The confirmation that Curwin Bosch and Damian Willemse will play exclusively at flyhalf in 2020 is good news for both the duo and the Springboks, writes DYLAN JACK.
It is slightly ironic that the news came during a time where two promising South Africans in Inny Radebe and Garth April made headlines for different reasons. Radebe set social media alight this week when he released a freestyle rap video.
In the track, Radebe makes his feelings clear about the treatment he received from the Sharks. Once one of the country’s brightest young talents at flyhalf, Radebe’s career has spiralled downhill ever since getting injured in his Vodacom Super Rugby debut. After a short move back to the Lions, where he played his youth rugby, Radebe returned to Durban this year to try to get his career back on track but has basically been relegated to playing for College Rovers and in the Rugby Challenge, something befitting his talent.
In the same week, another former promising Sharks youngster in Garth April has appeared on the Sunwolves’ books. Much like Radebe, April looked like he might be the next big thing at flyhalf but after breaking through professionally in 2015 and 2016, and coming within an inch of earning a Springbok cap under Allister Coetzee, he subsequently struggled to find game time in the following two seasons. Now 28 years old, April has found a new home in Japan, where he has been plying his trade at the Shining Arcs and is one of 13 new players to be named in the Sunwolves squad for their final Super Rugby tournament.
The reason for recounting both April and Radebe’s stories is that they seem particularly relevant in a period when South African franchises have effectively committed themselves to fully developing another two up-and-coming flyhalf talents in Bosch and Willemse. Both players have found themselves shifted between their first-choice positions (at 10) and fullback, after coming through as flyhalves.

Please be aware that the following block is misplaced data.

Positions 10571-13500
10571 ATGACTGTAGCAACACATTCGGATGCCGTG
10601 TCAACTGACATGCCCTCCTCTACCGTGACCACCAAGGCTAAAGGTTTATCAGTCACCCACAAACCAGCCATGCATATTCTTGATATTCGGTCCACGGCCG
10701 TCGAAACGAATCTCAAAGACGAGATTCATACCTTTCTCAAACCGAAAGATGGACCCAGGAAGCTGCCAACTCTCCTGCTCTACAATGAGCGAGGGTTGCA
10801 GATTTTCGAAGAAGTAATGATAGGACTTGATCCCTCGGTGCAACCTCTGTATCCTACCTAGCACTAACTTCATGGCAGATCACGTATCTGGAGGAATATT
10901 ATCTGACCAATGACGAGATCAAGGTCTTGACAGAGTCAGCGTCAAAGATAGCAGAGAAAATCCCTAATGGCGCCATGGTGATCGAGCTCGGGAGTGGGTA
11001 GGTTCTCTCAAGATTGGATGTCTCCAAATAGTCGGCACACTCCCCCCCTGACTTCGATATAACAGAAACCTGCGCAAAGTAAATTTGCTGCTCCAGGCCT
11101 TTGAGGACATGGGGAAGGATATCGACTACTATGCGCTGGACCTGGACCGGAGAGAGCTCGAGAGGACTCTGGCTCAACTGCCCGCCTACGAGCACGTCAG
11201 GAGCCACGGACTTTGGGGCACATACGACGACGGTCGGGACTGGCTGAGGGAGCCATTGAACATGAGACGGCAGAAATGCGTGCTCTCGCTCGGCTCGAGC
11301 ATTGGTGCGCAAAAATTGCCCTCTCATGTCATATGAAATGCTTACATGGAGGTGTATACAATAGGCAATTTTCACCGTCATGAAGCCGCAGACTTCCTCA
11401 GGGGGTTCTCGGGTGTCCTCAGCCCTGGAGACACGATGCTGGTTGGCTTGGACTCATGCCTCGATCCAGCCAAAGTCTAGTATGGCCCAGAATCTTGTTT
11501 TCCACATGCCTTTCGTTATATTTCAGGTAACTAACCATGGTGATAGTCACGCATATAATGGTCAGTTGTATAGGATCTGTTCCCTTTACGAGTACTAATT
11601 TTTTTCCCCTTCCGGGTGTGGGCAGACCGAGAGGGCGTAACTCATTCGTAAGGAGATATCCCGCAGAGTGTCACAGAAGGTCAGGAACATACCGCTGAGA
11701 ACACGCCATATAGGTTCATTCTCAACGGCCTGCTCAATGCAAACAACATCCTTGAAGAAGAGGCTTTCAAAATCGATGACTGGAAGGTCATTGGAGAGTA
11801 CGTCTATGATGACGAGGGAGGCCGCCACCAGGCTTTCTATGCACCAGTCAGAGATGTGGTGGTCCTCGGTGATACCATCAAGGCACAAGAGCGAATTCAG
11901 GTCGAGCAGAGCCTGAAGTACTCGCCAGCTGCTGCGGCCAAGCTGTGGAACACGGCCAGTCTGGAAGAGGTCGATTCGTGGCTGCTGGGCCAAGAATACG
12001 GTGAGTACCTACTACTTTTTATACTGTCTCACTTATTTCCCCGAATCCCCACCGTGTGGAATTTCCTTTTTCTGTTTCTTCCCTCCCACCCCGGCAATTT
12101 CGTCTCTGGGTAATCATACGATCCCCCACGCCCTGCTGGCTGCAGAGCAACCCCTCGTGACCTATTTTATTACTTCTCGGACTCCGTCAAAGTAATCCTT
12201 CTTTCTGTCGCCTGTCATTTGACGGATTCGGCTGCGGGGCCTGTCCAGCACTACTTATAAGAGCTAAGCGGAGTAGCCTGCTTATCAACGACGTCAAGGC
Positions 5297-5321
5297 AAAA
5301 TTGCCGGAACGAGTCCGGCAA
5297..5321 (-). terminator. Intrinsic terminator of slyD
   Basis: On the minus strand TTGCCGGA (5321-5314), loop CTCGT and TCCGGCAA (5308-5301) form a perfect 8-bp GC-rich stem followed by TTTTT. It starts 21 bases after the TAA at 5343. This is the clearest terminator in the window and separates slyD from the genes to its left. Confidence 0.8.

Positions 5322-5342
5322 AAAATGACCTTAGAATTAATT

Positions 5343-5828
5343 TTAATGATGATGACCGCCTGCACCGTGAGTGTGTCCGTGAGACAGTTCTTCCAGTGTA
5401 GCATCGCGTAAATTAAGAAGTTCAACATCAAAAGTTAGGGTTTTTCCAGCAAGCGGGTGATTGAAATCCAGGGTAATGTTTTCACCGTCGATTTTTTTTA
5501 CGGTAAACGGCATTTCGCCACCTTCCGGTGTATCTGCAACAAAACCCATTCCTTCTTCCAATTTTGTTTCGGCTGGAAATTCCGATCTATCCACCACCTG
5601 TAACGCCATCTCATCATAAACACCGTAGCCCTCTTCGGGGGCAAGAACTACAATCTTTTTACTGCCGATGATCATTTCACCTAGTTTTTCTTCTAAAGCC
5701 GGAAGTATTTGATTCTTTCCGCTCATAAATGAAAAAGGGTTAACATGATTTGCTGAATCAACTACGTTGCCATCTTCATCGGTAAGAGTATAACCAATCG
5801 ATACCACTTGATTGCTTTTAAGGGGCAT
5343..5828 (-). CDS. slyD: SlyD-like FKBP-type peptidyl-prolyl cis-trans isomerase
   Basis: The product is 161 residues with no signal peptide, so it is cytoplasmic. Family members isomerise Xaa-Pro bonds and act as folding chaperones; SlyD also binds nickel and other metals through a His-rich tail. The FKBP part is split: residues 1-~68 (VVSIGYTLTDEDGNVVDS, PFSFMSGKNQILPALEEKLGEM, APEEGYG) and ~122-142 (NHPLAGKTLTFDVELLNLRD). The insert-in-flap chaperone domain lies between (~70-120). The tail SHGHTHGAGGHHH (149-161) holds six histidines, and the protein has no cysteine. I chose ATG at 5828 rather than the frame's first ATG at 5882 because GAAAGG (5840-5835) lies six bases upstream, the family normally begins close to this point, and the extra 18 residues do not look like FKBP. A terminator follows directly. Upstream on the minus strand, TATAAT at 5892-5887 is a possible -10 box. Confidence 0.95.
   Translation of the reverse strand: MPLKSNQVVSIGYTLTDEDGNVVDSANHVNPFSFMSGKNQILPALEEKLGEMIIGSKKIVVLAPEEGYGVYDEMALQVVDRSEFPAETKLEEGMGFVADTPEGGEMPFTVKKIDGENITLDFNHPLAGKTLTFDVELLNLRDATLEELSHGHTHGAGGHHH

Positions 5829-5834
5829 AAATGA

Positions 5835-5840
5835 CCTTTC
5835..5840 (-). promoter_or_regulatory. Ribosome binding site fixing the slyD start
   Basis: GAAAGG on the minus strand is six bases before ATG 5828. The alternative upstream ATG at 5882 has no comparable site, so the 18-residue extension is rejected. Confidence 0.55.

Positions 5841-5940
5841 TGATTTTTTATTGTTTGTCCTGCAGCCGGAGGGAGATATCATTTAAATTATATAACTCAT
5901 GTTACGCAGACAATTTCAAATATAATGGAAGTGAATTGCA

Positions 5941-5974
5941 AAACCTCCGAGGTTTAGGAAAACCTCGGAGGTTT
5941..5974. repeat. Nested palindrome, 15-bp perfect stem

Concerns about Bosch’s defensive ability, as well as the return of Robert du Preez from Western Province, meant that Bosch was unable to play in his primary position. In the 2018 Super Rugby season, Bosch played all 17 of his Super Rugby appearances as a fullback. Even Du Preez’s loss of form in 2019 was not enough for Bosch retain the No 10 jersey on a regular basis.
However, Du Preez’s departure to join his younger brothers in Manchester permanently, has opened up a gap at flyhalf. Sharks coach Sean Everitt was unambiguous when it came to where Bosch will play during his tenure.
‘If we have an injury at fullback I will ask Boeta Chamberlain or Lwazi Mvovo to play there before I’d ask Curwin to – we want him to specialise as a flyhalf,’ Everitt said.
Willemse’s shift to fullback is something that has been more carefully considered. It is quite clear that the push to give Willemse time in the No 15 jersey came from SA Rugby, as Rassie Erasmus looked to develop a utility player who could potentially cover 10, 12 and 15. This was before Frans Steyn began his successful push for a place in the World Cup squad, and ultimately the veteran’s availability meant that Willemse missed out on a place in the initial 31-man Bok squad.
During a pre-season media briefing, John Dobson made it quite clear that Willemse would be considered as a flyhalf first and foremost in the Stormers squad next season. Despite again being shifted during a loan spell with Saracens (which could do the Paul Roos Old Boy some good in the long run), the loss of Josh Stander to Japan means that Willemse and Jean-Luc du Plessis are the two senior playmakers at the Stormers.
Without the concern of constantly to adjust to a different position, with its own unique challenges both defensively and offensively, the duo can now focus on working on their weaknesses at flyhalf and bettering their strengths.
The Springboks have confirmed that they will be playing Tests against Scotland and Georgia during the July international window. Without being disrespectful to either nation, there is a chance to build depth at flyhalf by giving both Bosch and Willemse a real developmental opportunity there, while allowing Handre Pollard to settle in France, where he has joined a number of fellow South Africans at Montpellier.
That is not to say Pollard should be discarded entirely in 2020, of course, but if it comes to a battle to get him released in July, SA Rugby could prioritise giving Bosch and Willemse a chance to really showcase their talents in the Test arena, with Elton Jantjies mentoring both. But I digress.
When looking ahead to the British & Irish Lions tour, the Springboks will need to build some real depth at flyhalf. If the Boks can enter the series with three or four players who are more than comfortable playing Test rugby, that could give their chances of a second series win a real boost.
With this new commitment, perhaps Bosch and Willemse can go on to do what April and Radebe could not, and realise their talents in their best position on the highest stage.